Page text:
With the assistance and active involvement of farm organizations whose members are growers of crops that use treated seed, supported as well by the companies that developed and apply the product, crop producers must be convinced that accurate agronomic information pertaining to pests can be obtained in the fall.  That information can result in the planting of seed with or without pesticides and that their bottom line will not be adversely affected.  In conjunction with the options available to producers, seed companies should then be able to make available an array of products that are appropriate for the risk. The CHC strongly suggests that Integrated Pest Management procedures should actively be promoted by PMRA.

Comments on requiring new pesticide and seed package labels with enhanced warnings

Labeling is an important point, but here again the measure is too vague. The nature of the information on the label is of paramount importance. It should, at the very least, cover the following aspects:

a)  danger for the pollinators and routes of exposure (mentioning dust, foraging for water, nectar and pollen).

b)  mitigation measures to reduce dust emission (approved lubricant, other good practices refer to external document and/or website)

The Canadian Honey Council also feels that it would be very beneficial if there was strong and prescriptive of wording that recommended crop producers have agronomic testing done each fall to determine the need for purchase of treated seed.  This reinforces and educates producers while at the same time helps promote an integrated pest management system.

Comment on requiring updated value information be provided to support the continued need for neonicotinoid treatment on up to 100% of the corn seed and 50% of the soybean seed.

Data requested from the registrants on the need for continuous use of neonicotinoids must be obtained expeditiously and if it is not delivered in a timely manner, other peer reviewed science based research sources should be considered.  As PMRA states in the Notice of intent:  the use of neonicotinoids is unsustainable. The Canadian Honey Council recognizes that seed treatments used in an Integrated Pest Management strategy are an important tool for growers across Canada.  We strongly encourage PMRA to evaluate the need for massive prophylactic seed treatment particularly given the fact that in all likelihood systemic seed treatment will be the wave of the future.

Working cooperatively with all players in the industry, and where economics and agronomics dictate, the Canadian Honey Council would like to see the implementation of integrated pest management procedures and a rapid and important reduction in the use of treated seed in corn and soy.  Equally important is that we examine ways to reduce the risk of exposure to honey bees when use is required (according to specific technical standard).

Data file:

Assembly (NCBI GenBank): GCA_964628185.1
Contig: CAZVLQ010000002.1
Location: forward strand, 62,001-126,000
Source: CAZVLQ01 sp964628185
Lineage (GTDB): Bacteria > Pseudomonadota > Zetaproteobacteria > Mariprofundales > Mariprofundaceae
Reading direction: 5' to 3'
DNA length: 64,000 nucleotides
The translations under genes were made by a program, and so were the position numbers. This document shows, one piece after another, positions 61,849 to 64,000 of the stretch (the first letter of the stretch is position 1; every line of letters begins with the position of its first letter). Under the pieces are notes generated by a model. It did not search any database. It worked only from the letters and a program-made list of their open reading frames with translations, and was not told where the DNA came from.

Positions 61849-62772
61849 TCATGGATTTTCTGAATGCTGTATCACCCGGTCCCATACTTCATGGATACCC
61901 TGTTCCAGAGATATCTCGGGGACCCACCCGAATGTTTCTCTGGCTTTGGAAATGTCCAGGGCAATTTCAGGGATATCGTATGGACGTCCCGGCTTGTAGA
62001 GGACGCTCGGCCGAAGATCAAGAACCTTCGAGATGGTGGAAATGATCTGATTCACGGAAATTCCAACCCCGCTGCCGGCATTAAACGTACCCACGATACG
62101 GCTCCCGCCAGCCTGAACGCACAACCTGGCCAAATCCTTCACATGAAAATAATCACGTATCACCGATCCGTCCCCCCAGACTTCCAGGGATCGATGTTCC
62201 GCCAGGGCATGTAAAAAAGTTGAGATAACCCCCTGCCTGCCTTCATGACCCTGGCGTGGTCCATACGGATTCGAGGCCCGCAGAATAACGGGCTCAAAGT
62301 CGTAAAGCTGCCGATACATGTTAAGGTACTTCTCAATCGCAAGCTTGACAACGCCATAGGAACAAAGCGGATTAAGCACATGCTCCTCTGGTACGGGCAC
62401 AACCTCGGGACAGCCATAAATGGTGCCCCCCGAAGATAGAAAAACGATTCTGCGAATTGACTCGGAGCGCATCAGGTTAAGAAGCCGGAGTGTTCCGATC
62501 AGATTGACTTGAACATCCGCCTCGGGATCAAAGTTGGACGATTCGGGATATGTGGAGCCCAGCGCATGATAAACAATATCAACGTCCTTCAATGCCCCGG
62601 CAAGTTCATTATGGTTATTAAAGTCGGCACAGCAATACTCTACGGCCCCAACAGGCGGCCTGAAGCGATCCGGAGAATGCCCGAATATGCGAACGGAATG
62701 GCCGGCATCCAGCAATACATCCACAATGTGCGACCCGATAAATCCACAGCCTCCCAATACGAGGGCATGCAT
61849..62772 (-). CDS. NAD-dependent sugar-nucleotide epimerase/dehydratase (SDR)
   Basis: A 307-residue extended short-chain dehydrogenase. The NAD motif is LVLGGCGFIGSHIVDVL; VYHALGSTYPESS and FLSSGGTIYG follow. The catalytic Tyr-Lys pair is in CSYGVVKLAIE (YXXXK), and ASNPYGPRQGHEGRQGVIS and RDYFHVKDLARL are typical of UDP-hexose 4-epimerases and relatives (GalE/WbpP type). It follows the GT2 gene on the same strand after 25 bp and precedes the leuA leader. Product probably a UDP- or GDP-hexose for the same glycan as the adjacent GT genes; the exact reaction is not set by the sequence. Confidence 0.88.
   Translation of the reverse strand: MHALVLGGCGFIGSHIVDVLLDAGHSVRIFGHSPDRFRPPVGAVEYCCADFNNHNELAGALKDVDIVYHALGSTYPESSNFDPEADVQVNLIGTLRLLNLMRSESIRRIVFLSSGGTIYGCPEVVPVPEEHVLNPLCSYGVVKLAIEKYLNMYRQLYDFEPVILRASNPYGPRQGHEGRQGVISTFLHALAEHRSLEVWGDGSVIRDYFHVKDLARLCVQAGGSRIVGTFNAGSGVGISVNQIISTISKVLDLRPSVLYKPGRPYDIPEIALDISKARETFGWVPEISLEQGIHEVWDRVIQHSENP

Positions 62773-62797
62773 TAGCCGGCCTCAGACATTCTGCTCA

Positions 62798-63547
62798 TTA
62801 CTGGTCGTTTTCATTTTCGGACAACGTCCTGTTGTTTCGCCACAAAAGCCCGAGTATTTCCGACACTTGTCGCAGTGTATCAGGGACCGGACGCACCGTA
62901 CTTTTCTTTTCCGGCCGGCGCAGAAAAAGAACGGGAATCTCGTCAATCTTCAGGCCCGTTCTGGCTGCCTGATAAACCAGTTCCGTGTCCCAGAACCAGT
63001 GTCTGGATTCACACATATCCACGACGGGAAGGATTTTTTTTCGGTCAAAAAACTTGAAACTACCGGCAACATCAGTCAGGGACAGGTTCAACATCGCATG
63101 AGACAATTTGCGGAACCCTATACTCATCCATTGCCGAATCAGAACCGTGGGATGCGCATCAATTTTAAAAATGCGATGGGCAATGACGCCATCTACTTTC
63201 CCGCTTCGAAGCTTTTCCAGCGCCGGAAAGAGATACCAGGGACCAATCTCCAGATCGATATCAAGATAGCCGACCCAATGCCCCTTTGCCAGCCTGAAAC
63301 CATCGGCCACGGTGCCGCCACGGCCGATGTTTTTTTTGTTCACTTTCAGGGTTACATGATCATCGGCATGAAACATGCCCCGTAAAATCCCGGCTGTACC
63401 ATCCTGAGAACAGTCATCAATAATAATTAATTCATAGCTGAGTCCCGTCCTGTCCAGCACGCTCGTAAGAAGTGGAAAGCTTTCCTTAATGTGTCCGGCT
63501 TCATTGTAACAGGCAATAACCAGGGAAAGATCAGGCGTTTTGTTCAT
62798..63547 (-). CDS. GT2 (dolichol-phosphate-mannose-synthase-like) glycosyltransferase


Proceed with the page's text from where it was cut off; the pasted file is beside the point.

Rod Scarlett, Executive Director, Canadian Honey Council

Risk assessment for US Honey Bees CHC Response
Monday, November 25, 2013

November 25, 2013

Dr. Francine Lord,
Deputy Chief Veterinary Officer

Re: Risk Assessment for US Honey Bees

The Canadian Honey Council is the umbrella organization of the provincial associations and as such recognizes that there are many regional differences.  The feasibility of importing packaged bees from the United States is a divisive issue within the beekeeping community.  In some regions it represents a top priority, in others not so much.  We are pleased that the CFIA conducted a risk assessment and have asked for comments.  Whatever the final outcome, rest assured that the health and wellbeing of Canadian bee stock is a priority of the CHC.  

Because most provinces have their own Bee Act or something similar, the CHC has decided not to weigh in on the pros and cons of importing packages, but will ask that decisions be based on science and not just economics.  Each provincial association, in addition to individual beekeepers will be expressing their opinion independent from the national organization.  The CHC would, however, request that we be included in any consultation or decision making process on this issue.  

Once again, we would like to express our appreciation for the work CFIA has done on this file and encourage you to continually update the risk assessment as new information is received.



Gerry McKee
Canadian Honey Council


Thursday, November 7, 2013